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It’s about skills, not skin

Re: “Home team advantage” (Metro Times, July 13), I couldn’t care less about the race of the firefighter, police officer or paramedic who responds in time of emergency. So what if the Fire Department had a majority white academy class. If they were the best candidates, then so be it. I wish that firefighters Khari Wheeler and Reginald Amos, along with most of the embarrassing Detroit City Council, would spend less time and energy spewing the same tired old apologetic rhetoric, and put more effort into attracting and keeping the best. —Tom Page, Detroit

 

They wanted what we had

The basis for the newspaper conflict was simple. The company wanted what we had and knew they could just reach out and take it. After all, they had the Vance goons with the video cameras, they had the police with the billy clubs and shields, they had the judges with the injunctions and RICO act, they had the lawyers to hide behind — and, yes, we should have blocked the driveway and been arrested,

But the thing is, we all had families that still needed to be fed and clothed and sheltered and they would have suffered, and no job is worth that. —Glenn Anderson, Sterling Heights

 

Rising from the ashes

Jack Lessenberry: When observing the labor movement in this country over the last 15 years of my working career (from the UFCW to the UAW), I had always thought what was happening to them was similar to events taking place in my Ushers and Knights of Columbus clubs at church. Over the last 20 years or so, the upper leadership and support groups had “fossilized” with older, less flexible, people — leaving the younger ranks wondering what to do. That is where an Usher colleague of mine talked about the “Phoenix” strategy. The strategy, simply put, was to wait out the old codgers until they moved to Phoenix, Ariz. (or Florida, or “6 Feet Under”) and then take over the organization. While this may have not been the best way of handling things, it did prove to be surprisingly effective to truly institute change. Granted, there have been a great many changes over the last 25 years with the labor organizations of America (and elsewhere), but the labor field is still ripe for a well-managed and well-led organization. —Matthew A. Sawtell, Sterling Heights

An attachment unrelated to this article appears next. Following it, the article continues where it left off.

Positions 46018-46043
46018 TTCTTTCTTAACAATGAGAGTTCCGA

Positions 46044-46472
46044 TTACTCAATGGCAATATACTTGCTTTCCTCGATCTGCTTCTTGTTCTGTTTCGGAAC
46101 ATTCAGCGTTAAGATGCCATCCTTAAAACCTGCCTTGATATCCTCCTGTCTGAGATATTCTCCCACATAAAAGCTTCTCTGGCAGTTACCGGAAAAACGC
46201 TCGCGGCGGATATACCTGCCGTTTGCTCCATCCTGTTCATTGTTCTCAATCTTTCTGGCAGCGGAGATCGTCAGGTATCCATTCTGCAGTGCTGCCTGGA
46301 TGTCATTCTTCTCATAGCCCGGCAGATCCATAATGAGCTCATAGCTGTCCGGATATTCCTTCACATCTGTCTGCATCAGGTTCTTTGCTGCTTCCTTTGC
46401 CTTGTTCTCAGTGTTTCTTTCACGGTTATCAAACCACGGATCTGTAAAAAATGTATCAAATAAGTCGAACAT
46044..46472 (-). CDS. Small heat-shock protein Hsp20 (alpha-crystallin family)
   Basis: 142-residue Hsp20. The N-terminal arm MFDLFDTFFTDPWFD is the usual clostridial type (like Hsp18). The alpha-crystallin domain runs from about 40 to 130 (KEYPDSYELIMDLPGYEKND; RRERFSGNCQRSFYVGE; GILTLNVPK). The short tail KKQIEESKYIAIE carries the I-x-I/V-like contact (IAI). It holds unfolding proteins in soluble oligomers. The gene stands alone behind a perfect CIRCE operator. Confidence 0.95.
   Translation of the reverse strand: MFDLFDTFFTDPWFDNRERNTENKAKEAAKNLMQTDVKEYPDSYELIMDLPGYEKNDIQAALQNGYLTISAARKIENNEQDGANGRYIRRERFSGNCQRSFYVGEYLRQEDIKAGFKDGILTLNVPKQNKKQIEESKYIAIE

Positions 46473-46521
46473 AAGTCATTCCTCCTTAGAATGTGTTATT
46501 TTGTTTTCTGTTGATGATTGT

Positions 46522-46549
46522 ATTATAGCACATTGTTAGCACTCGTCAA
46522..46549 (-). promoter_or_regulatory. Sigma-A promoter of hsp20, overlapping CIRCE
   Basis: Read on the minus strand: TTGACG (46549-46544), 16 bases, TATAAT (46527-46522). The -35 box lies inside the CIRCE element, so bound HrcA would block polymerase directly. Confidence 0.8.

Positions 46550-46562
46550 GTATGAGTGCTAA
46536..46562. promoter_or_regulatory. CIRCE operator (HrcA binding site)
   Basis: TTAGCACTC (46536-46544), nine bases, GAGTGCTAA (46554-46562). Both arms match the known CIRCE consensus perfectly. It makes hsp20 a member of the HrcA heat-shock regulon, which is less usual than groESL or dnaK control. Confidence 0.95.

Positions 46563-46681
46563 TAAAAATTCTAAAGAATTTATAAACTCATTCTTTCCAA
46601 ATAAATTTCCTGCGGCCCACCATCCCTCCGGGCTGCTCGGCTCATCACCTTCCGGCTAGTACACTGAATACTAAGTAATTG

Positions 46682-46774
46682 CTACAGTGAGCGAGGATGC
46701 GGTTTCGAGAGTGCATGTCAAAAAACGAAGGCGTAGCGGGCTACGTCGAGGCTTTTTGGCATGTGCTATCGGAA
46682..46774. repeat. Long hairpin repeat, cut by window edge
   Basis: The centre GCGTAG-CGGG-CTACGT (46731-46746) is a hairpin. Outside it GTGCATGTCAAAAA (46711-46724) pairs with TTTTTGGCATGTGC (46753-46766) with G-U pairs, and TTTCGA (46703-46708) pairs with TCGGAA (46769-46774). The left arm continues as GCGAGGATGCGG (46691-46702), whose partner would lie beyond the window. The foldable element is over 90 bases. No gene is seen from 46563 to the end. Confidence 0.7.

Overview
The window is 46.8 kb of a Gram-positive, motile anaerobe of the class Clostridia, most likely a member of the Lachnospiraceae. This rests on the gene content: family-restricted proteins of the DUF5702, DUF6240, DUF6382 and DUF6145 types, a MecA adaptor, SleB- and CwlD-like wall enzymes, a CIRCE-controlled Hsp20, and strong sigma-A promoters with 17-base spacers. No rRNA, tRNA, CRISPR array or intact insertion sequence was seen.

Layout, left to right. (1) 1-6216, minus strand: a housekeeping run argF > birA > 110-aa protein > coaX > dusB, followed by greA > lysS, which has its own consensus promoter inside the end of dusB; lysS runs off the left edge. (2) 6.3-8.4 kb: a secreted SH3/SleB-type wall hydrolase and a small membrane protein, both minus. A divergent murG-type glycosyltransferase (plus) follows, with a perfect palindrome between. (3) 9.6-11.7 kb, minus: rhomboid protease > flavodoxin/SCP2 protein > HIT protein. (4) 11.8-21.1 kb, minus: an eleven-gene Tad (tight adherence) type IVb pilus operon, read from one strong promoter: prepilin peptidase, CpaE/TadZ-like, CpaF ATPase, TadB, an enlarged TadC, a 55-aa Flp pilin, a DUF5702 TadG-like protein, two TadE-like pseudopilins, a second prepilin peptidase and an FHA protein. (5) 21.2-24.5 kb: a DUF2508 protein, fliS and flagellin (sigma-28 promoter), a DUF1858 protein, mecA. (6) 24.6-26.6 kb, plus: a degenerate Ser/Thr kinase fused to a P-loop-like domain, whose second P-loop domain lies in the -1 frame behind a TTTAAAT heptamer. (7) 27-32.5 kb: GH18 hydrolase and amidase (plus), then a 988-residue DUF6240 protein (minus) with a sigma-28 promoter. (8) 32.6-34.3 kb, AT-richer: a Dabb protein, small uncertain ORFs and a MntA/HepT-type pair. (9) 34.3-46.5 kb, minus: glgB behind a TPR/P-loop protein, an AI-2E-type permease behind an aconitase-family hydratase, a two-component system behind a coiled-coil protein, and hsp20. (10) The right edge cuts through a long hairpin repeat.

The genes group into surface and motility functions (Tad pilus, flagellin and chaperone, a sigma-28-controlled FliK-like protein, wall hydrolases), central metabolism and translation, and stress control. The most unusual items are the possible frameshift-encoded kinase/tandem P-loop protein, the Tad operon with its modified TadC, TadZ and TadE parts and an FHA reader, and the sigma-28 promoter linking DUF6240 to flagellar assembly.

Neighborhood threat

Keith Owens: In response to the article concerning the “quality” of Warrendale (“A neighborhood fights back,” Metro Times, July 13), I would like to say that I am very relieved to hear that people, the Metro Times included, are taking time to recognize and help make people aware of this problem in the city, specifically, working with people such as Carrie Engle. I may not live in Warrendale; however, I am appalled at the lack of physical help in keeping these areas up. People need to be outside, cleaning, working hard for a month, making the physical appearance of their streets more appealing, then completing more restoration as time moves on. She is very sincere in her quest to save the quality of her neighborhood. Small steps are steps, nevertheless. I hope more people respond to this article and find ways to get involved. A community — black, white, Hispanic, Asian — can come together to achieve a goal. Be proud of where you live, treat it as a home, care for it and help it thrive, or survive, without the junk accumulating carelessly, and most important, take care of your neighbors. —Megan Franklin, Detroit

 

Groove is in the heart

Re: “No more puppetry” (Metro Times, July 6): I applaud Kent Alexander’s courage to stand up to others and follow his own path. As a fellow metalhead, I understand how the music takes you in. I am sure the same holds true for other genres of music (I am the only person in my family and circle of friends who also likes classical and opera as well, somehow it too speaks to me), but sometimes I wonder how many people “pretend” to like a type of music to seek acceptance.

The African-American community is especially guilty of this. As if rap and R&B (and blues and soul for the prior generation) are the only allowable music to listen to. Why limit yourself? Explore. Find what speaks to you, as an individual, not what you think you should be listening to because of your ethnicity.